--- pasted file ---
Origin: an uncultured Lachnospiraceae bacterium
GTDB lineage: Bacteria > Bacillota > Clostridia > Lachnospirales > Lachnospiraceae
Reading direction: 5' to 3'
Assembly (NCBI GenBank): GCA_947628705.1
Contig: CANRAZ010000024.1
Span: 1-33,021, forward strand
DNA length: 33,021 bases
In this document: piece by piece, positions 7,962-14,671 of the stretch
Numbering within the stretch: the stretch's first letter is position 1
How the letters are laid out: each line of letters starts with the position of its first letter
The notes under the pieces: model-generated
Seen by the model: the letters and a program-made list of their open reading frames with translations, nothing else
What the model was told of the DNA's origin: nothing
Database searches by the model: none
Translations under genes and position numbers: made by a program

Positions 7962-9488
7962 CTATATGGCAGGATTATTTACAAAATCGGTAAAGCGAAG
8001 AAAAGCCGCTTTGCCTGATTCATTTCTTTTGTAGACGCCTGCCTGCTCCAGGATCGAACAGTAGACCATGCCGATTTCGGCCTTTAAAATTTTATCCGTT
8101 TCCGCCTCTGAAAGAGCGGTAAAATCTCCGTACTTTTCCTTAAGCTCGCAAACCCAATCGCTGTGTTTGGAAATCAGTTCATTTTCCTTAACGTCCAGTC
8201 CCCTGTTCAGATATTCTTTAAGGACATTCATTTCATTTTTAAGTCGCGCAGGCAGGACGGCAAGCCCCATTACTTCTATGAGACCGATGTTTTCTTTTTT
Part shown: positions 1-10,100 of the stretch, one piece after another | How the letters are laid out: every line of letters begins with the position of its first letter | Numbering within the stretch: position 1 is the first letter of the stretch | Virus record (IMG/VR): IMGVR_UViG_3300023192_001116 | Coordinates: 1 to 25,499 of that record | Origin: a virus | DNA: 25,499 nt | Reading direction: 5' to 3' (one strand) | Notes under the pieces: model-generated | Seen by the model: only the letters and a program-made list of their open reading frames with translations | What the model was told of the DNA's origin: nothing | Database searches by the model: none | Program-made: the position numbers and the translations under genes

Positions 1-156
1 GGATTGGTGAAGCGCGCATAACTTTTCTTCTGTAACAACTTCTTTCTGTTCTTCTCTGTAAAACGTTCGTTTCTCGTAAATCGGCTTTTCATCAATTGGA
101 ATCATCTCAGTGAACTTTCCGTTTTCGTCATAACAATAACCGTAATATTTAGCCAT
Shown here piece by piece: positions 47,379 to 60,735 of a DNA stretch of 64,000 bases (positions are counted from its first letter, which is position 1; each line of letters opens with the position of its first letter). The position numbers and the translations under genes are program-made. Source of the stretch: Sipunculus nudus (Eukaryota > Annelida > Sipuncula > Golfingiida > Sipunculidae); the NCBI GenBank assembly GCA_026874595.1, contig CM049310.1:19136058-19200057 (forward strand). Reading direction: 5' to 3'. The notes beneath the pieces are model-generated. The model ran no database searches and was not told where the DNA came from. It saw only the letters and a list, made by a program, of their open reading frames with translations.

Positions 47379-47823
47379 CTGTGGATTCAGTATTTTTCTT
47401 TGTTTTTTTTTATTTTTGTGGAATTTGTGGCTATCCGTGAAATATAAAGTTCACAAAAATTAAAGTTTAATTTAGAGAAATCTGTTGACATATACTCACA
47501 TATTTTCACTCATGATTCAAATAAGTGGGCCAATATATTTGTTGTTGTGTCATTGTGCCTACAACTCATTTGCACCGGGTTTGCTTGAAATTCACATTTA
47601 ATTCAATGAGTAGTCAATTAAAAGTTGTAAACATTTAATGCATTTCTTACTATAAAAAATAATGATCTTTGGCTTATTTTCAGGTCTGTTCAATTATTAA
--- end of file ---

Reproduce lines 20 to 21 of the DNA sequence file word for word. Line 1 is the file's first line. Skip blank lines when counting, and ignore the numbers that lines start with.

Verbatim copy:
8201 CCCTGTTCAGATATTCTTTAAGGACATTCATTTCATTTTTAAGTCGCGCAGGCAGGACGGCAAGCCCCATTACTTCTATGAGACCGATGTTTTCTTTTTT
Part shown: positions 1-10,100 of the stretch, one piece after another | How the letters are laid out: every line of letters begins with the position of its first letter | Numbering within the stretch: position 1 is the first letter of the stretch | Virus record (IMG/VR): IMGVR_UViG_3300023192_001116 | Coordinates: 1 to 25,499 of that record | Origin: a virus | DNA: 25,499 nt | Reading direction: 5' to 3' (one strand) | Notes under the pieces: model-generated | Seen by the model: only the letters and a program-made list of their open reading frames with translations | What the model was told of the DNA's origin: nothing | Database searches by the model: none | Program-made: the position numbers and the translations under genes